While some vendors are extending their archiving tools to encompass e-discovery and other features, Clearwell Systems comes at it from a different angle. It is an e-discovery specialist that is expanding into the archiving arena.

“We have seen e-discovery become a primary driver for e-mail archiving,” said Kamal Shah, Clearwell’s vice president of marketing. “We see this trend continuing, and legal departments are increasingly teaming up with IT to drive archiving decisions.”

Recent legal developments, he believes, mean that e-discovery vendors have to quickly shore up their e-discovery capabilities to demonstrate their worth. Archiving vendors, on the other hand, either have to partner or build their internal e-discovery capabilities. HP, for instance, has teamed up with Clearwell to sell the Clearwell e-discovery platform along with HP’s Integrated Archive Platform.

“The convergence of e-mail archiving and e-discovery tools is still in the early stages,” said Shah. “Users should look for vendors that provide an integrated end-to-end e-discovery solution that has been proven at Fortune 500 companies.”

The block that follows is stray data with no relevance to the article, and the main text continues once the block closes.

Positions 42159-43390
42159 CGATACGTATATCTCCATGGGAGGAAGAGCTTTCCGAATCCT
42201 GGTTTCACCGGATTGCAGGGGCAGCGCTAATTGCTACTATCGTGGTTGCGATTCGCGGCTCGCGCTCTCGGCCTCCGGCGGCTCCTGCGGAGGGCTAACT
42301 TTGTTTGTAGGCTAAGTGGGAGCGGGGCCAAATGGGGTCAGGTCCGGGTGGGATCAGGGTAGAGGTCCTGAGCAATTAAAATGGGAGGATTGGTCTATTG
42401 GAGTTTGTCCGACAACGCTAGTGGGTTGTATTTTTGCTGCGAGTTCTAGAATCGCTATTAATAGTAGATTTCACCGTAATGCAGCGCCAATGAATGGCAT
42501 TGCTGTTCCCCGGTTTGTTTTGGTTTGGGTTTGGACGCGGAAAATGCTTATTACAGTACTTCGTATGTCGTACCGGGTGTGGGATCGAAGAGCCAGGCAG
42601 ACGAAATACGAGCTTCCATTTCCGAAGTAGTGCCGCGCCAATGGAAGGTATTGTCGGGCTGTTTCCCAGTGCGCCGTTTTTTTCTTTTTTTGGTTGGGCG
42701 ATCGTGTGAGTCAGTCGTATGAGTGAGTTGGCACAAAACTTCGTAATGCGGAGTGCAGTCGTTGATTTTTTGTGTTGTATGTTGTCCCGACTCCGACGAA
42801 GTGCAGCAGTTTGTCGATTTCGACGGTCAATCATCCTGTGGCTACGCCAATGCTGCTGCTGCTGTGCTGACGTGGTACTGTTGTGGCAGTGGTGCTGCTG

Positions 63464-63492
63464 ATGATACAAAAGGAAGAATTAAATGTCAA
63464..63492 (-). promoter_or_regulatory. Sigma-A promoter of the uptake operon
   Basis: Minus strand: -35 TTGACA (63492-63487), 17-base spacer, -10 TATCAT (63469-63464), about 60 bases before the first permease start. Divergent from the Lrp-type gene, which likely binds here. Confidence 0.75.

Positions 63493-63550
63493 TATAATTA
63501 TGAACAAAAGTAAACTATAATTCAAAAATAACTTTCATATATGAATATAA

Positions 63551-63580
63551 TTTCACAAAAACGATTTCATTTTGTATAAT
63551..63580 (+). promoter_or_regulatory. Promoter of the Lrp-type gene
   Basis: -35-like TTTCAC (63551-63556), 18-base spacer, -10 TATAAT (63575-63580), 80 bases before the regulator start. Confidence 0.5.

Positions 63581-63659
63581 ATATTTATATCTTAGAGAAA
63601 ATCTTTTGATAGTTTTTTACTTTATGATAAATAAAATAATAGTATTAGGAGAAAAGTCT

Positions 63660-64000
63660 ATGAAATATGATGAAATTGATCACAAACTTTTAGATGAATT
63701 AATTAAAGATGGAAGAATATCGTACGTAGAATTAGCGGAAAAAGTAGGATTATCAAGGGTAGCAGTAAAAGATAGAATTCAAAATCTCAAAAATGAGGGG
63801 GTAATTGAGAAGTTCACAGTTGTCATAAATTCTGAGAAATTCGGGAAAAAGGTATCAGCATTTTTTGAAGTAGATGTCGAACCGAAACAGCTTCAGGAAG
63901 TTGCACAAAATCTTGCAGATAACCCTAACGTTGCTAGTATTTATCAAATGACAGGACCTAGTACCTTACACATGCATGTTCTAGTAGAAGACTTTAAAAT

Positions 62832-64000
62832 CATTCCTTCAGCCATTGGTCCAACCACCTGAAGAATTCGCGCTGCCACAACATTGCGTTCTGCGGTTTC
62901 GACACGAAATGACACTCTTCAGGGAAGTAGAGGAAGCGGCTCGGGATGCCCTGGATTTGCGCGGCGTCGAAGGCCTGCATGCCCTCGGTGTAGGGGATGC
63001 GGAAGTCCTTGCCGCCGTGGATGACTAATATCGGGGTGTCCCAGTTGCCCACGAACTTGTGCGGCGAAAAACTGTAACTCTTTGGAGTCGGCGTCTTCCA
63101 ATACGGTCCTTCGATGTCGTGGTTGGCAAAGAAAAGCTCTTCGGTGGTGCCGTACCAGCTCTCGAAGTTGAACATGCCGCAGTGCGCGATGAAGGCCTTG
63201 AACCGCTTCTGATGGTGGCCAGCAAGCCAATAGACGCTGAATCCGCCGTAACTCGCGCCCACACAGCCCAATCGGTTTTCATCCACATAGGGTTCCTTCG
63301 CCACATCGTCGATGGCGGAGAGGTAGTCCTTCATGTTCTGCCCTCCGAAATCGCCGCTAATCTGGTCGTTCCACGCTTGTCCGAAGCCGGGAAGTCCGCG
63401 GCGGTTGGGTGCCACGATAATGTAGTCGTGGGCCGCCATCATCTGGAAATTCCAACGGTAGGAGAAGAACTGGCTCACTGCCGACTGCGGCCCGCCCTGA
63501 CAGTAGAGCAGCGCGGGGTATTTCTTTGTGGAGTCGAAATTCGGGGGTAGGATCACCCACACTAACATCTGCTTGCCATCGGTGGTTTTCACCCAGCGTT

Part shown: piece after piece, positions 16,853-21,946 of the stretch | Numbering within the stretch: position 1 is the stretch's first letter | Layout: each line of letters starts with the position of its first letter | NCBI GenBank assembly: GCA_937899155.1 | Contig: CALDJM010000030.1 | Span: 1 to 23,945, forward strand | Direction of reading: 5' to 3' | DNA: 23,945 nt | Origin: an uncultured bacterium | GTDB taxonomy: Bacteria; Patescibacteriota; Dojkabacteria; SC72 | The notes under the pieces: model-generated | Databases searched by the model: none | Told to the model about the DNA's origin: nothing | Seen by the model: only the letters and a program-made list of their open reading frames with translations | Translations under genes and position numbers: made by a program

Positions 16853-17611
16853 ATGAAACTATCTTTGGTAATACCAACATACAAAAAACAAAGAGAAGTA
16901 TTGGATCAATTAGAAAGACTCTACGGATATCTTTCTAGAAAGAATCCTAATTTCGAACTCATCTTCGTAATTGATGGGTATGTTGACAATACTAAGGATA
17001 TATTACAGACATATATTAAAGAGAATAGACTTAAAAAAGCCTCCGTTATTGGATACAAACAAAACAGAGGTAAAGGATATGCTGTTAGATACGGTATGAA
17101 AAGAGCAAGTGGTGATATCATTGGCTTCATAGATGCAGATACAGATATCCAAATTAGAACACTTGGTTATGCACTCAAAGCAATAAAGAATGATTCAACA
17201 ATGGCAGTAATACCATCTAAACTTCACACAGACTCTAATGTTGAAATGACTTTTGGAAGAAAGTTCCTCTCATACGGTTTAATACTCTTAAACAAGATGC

CommVault Systems is another vendor intent on gaining ground in this sector. And once again, it takes a completely different tack. Emily Wojcik, a product marketing manager at CommVault said that as many as 40 percent of court cases involve the discovery of e-mail. At the same time, litigators are becoming more technically savvy, and judges are becoming more confident due to the FRCP amendments. This means that e-discovery mistakes are no longer tolerated.

“As e-mail archiving and e-discovery converge, vendors must work to bridge the gap that exists between IT and legal teams,” said Wojcik. “Collaboration is the key to success.”

Beyond E-Mail